Sunday, November 16, 2008

The Designer’s Accord is just that, an accord for designers. Its purpose is to bring designers together on the issue of sustainability and through education and action lessen the impact of the design world on the earth.

The Designer’s Accord was developed in 2007 by Valerie Casey. Valerie is a designer for IDEO. In the winter of 2007 the idea of the Designer’s Accord came to her while she was on a flight. She realized that she as a designer was contributing in a large way to waste and pollution in the world. So she began to write. The initial document was called the Kyoto Treaty and it basically outlined the same things as the Designer’s Accord with some small variations.

The Designer’s Accord has three levels of conscription; supporter, adopter and endorser. Supporters are individuals within the design community such as students, freelance designers and artists. They are expected to adopt the guide lines to their practices as well as evangelize the movement. Adopters are the main constituent. They consist of organized groups within the design community. This includes Design firms, corporations and educational institutions. Endorsers are organizations that can add awareness and provide infrastructure for education and outreach.

Supporters, adopters and endorsers all have to agree to guidelines that are specific to their type of adoption but they are all roughly the same. The guidelines include a commitment to publicly declare their adherence to the accord. Dialogue with clientel about sustainable design. Educate their colleagues, teams etc. about sustainable design. Figure out their “footprint” and commit to reducing it annually. And finally contribute to communal knowledge of sustainable and social design.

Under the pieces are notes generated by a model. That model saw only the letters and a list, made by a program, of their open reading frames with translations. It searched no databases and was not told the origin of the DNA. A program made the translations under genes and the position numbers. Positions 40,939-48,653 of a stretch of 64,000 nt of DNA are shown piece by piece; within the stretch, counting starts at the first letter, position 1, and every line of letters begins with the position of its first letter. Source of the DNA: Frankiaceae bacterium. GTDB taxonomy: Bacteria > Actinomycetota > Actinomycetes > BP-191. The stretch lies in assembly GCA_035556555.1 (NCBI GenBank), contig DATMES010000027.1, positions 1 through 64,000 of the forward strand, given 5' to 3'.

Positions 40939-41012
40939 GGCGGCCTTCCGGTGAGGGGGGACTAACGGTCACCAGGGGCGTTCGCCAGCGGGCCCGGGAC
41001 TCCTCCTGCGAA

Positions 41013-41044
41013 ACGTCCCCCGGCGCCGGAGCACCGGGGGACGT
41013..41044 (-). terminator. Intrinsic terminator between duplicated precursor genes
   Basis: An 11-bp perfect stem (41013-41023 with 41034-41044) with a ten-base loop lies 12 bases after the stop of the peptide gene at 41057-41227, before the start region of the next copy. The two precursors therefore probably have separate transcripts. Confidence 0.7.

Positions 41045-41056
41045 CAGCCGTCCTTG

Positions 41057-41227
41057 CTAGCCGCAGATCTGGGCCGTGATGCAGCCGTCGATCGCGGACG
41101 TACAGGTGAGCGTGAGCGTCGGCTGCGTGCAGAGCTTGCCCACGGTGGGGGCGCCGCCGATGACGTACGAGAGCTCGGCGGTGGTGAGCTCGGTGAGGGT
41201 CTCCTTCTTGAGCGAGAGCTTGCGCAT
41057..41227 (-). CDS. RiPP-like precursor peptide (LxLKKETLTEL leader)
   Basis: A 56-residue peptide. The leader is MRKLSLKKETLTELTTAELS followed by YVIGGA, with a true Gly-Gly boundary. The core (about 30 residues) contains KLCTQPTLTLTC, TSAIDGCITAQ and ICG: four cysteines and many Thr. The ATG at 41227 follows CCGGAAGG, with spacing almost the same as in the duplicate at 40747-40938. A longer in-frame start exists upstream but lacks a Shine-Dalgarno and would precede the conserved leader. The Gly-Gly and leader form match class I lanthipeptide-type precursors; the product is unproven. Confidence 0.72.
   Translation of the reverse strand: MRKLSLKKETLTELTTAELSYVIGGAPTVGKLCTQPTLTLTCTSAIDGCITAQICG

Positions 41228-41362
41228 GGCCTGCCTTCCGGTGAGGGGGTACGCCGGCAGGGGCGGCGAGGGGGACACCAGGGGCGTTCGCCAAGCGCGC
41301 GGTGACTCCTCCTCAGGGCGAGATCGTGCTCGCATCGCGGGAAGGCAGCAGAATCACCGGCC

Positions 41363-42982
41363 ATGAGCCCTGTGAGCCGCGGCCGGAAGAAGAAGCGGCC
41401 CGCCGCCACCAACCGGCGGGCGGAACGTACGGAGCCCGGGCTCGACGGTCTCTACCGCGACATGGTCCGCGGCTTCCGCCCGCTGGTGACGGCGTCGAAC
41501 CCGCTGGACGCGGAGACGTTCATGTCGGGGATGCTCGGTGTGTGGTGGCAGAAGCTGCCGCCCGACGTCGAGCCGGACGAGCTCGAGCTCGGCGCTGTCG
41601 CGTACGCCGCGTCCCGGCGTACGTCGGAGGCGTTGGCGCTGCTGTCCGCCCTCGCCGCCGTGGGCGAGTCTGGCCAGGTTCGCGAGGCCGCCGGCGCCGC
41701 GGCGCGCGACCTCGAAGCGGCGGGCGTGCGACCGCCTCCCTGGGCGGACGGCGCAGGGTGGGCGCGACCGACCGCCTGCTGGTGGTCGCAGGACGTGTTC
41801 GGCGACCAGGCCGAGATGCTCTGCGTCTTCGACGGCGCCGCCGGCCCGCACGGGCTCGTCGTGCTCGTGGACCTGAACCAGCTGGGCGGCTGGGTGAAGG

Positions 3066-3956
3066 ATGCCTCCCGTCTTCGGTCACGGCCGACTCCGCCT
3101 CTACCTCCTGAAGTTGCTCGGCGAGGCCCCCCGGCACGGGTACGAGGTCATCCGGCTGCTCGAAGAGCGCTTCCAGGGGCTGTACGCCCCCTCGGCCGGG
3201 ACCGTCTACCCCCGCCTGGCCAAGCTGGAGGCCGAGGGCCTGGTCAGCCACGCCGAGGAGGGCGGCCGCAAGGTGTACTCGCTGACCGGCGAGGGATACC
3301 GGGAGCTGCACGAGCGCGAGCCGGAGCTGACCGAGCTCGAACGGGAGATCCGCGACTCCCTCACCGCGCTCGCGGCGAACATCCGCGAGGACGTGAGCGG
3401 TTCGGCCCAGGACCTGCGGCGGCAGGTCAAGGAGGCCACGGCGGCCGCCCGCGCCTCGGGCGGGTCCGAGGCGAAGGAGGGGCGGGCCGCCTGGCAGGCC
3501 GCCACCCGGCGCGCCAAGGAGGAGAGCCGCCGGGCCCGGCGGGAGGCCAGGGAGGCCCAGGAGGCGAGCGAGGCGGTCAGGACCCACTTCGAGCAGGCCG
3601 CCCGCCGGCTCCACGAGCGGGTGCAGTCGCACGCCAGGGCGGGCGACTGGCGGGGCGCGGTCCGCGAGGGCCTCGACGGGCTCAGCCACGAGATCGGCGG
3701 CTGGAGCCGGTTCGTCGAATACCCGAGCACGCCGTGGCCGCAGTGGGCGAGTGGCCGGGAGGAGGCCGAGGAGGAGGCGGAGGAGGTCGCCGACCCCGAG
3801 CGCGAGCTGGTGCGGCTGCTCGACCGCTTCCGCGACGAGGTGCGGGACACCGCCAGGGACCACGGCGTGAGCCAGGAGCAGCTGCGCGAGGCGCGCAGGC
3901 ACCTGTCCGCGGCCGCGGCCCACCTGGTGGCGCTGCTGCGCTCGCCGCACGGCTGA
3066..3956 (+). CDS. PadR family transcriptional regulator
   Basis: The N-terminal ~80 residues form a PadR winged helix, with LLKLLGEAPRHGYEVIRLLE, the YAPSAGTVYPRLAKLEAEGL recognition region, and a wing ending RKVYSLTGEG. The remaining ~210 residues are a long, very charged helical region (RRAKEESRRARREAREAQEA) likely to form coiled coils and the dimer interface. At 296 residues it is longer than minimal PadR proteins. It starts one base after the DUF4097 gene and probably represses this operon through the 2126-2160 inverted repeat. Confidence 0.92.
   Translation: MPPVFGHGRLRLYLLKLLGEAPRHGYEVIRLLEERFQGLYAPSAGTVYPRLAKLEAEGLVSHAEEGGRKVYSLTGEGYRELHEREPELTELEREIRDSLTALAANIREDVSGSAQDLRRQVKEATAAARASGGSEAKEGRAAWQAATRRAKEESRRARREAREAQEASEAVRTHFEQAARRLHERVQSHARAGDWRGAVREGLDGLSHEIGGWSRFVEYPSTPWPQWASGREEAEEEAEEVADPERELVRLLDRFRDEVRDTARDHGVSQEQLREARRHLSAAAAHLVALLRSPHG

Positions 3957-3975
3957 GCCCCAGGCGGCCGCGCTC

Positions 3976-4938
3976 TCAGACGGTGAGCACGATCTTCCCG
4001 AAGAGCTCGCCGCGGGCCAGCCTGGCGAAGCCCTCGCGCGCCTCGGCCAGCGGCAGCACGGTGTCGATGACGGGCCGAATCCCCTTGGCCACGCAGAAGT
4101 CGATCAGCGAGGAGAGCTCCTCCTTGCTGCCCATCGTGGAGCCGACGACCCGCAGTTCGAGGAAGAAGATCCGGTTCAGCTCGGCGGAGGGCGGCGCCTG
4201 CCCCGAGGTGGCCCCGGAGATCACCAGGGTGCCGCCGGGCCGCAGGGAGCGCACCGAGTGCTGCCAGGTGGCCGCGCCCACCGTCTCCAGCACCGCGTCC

The Designer’s Accord is an important step toward the kind of awareness that is necessary in today consumer culture. It has the potential to create a revolution in design but can only do so if individuals decided to make a difference. As artists we are a volatile bunch and as a critical link in the production chain we are influential. The responsibility is ours.

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